Managing multiple myeloma in the over 70s: A review
King AJ., Gooding S., Ramasamy K.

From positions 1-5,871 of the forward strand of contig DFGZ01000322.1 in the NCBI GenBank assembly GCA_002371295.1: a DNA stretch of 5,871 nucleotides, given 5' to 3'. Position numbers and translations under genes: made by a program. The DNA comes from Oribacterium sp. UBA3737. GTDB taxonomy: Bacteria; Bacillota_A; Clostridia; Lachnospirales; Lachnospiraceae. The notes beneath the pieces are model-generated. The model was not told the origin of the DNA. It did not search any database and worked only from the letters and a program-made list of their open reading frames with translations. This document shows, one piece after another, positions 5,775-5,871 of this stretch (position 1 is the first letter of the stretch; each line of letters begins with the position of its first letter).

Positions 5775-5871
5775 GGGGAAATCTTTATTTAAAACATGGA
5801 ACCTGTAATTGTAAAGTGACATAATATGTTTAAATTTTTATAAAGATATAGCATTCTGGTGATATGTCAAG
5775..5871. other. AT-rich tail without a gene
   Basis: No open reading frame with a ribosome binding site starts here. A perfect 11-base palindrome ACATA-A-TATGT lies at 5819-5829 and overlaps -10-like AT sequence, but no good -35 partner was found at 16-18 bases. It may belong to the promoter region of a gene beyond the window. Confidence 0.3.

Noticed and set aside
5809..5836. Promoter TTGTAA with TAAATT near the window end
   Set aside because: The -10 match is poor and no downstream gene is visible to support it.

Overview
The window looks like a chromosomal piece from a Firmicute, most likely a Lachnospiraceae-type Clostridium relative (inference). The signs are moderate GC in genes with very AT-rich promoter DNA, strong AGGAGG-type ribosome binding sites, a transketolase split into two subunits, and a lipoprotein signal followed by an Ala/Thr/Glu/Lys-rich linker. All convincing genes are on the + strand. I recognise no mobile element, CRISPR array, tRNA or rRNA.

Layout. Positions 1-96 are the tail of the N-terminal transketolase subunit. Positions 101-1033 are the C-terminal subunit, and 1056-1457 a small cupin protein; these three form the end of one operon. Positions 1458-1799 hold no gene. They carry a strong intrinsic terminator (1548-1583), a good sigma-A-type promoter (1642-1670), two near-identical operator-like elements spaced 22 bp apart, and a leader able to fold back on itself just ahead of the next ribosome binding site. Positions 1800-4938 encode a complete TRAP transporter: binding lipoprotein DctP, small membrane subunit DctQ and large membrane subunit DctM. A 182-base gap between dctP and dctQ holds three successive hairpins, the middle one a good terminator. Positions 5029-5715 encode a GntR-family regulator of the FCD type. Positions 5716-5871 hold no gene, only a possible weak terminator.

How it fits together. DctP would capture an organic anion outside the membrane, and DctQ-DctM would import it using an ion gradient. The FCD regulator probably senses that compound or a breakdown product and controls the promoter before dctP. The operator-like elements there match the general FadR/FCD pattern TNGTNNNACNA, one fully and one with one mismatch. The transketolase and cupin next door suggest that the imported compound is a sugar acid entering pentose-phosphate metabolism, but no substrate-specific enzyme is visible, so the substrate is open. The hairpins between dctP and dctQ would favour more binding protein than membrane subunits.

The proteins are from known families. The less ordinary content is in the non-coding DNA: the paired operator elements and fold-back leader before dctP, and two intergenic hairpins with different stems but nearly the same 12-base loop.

© 2014 Published by Elsevier Ireland Ltd. Multiple myeloma (MM) remains an incurable malignancy. Approximately 37% of patients with plasma cell myeloma are over the age of 75 and the median age of diagnosis is 70. The management approach to over 70s differs from younger patients, as treatment goals may vary and underlying co-morbidities and expected treatment related toxicities have to be taken into account. Individualisation of management is important, aiming to achieve the best response whilst minimising adverse events. A proportion of patients will be unable to tolerate any treatment with palliation being appropriate. Age alone should not be a barrier to treatment however, with some fit patients over the age of 70 potentially benefitting from intensive treatment options including high dose chemotherapy with autologous stem cell rescue. Comprehensive geriatric assessment is indicated in the over 70s; this should be employable in a clinic outpatient setting to make it feasible. Outcomes of this assessment potentially help physicians' choice of therapy. For decades the combination of Melphalan and prednisolone was the standard of care for older MM patients. Over the last ten years, newer drugs and combinations have improved therapeutic options for patients but are yet to demonstrate vast improvement in overall survival in this cohort.